You've seen your last one-year Treasury bill. The government isn't selling them anymore. One-year bills won't come back as long as the national debt keeps going down.

The change was announced on Jan. 31, although you might not have heard about it. The last auction of one-year bills was held on Feb. 27.

The Treasury will still be publishing a one-year rate, called a "constant maturity rate," but instead of being a real rate, it will be inferred from other rates. Investors can use it to measure the risk-free rate in the marketplace. You'd expect a one-year investment to pay more than the Treasury rate.

The government will also use the constant maturity rate as a benchmark for its variable-rate loans. For example, it will establish what students pay for subsidized student loans. So you'll see references to the one-year rate, even though that bill doesn't exist anymore.

Any one-year T-bills you currently own are good until they mature. But after that, you'll have to choose another maturity or another investment instead.

Short-term investors can still get three- and six-month Treasury bills. That's the most likely place for today's one-year investors to move. You get the government guarantee plus frequent access to your money. Right now, three-month bills yield 4.76 percent.

Those who won't need their money for a while might consider two-year Treasury notes. They're yielding 4.47 percent just a hair less than you'd get from short-term bills.

Usually, the longer-term notes yield more. But if short-term interest rates continue to fall, you might do better with two-year notes over the entire term.

Treasuries offer a tax advantage, especially to investors in highly taxed states. You pay only federal tax on the interest, not state and local tax.

You can buy Treasuries directly from the government. Either open an account by Web at or call Treasury Direct for the paper forms. There's no fee unless your account is larger than $100,000. Then you pay $25 a year.

Treasuries are also available through banks and stockbrokers, but there's no point paying a commission when you can buy them free.

Still, many investors today are choosing to keep their savings somewhere else. "The return on short-term bills has just not been high enough over the last year," said Steve Ames of Ames Fee-Only Financial Planning in Annapolis, Md.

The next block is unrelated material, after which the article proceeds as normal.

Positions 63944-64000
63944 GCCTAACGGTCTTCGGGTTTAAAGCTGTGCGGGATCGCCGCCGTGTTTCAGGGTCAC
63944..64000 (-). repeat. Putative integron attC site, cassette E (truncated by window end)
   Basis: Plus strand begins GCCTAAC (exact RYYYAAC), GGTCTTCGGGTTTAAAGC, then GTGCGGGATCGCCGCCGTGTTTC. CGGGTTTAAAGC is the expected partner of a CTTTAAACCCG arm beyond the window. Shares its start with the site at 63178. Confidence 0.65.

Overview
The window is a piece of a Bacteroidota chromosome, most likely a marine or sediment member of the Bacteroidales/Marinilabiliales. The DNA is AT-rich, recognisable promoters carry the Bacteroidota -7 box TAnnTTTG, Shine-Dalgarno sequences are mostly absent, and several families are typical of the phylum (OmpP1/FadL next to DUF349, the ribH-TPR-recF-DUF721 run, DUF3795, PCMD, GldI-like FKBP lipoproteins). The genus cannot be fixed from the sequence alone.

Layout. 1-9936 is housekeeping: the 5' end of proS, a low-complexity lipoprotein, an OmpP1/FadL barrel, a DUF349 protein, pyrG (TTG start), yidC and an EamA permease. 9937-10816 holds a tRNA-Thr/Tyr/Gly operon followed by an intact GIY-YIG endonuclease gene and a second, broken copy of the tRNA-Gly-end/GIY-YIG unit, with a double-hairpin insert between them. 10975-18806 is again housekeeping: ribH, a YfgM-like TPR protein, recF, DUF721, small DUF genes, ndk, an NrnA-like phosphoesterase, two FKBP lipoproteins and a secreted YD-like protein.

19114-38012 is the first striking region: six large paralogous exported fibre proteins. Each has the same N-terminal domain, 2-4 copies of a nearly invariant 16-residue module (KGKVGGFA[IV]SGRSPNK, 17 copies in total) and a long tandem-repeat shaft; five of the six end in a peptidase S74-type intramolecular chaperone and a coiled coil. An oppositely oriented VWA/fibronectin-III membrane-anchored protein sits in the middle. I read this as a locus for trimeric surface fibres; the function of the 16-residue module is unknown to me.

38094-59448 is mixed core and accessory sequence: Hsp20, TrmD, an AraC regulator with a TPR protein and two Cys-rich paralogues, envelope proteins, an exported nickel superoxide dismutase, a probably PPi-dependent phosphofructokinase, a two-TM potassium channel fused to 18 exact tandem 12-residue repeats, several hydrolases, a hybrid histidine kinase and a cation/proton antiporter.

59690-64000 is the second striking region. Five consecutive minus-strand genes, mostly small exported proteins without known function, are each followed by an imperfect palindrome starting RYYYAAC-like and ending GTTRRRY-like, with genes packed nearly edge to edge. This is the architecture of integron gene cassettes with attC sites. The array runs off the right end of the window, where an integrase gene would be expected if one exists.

"There are so many alternatives, that ending the one-year Treasury bill is a non-event," said Kenneth Hoffman, a financial consultant with Merrill Lynch in New York. Options include bank certificates of deposit, money market funds and other government securities.

Ready cash earns the most today in money market mutual funds, available at mutual-fund groups and brokerage firms. Taxable funds currently yield an average of 5.16 percent, compared with just 1 percent to 2 percent in bank savings accounts. Taxable funds that invest in insured government securities yield 5.08 percent.

Money funds are as liquid as checking accounts. You can take out cash whenever you want, without penalty, and even write checks against the account. Unlike banks, however, funds generally require that the check be for $250 or more. (A few process checks for smaller amounts.)

Top-bracket investors should look at tax-exempt money funds, currently yielding around 3 percent. They net even more than you'd get from three-month Treasuries, after tax.

For longer-term savings, Ames has been using various types of bond mutual funds. "The past year has been the best year we've had in the bond market for quite a while," he said. Medium-term bond funds currently yield around 5.54 percent in dividends, according to Lipper, a firm that tracks fund returns.

But bond-fund returns aren't guaranteed the way Treasury securities are. Their value changes, depending on what happens to interest rates.

When rates fall, bond funds earn capital gains. In the past 12 months, their total return has risen an average of 11.6 percent, Lipper reported. When interest rates rise, however, you'll take a capital loss.

Syndicated columnist Jane Bryant Quinn can be reached in care of the Washington Post Writers Group, 1150 15th St., Washington, D.C. 20071-9200.

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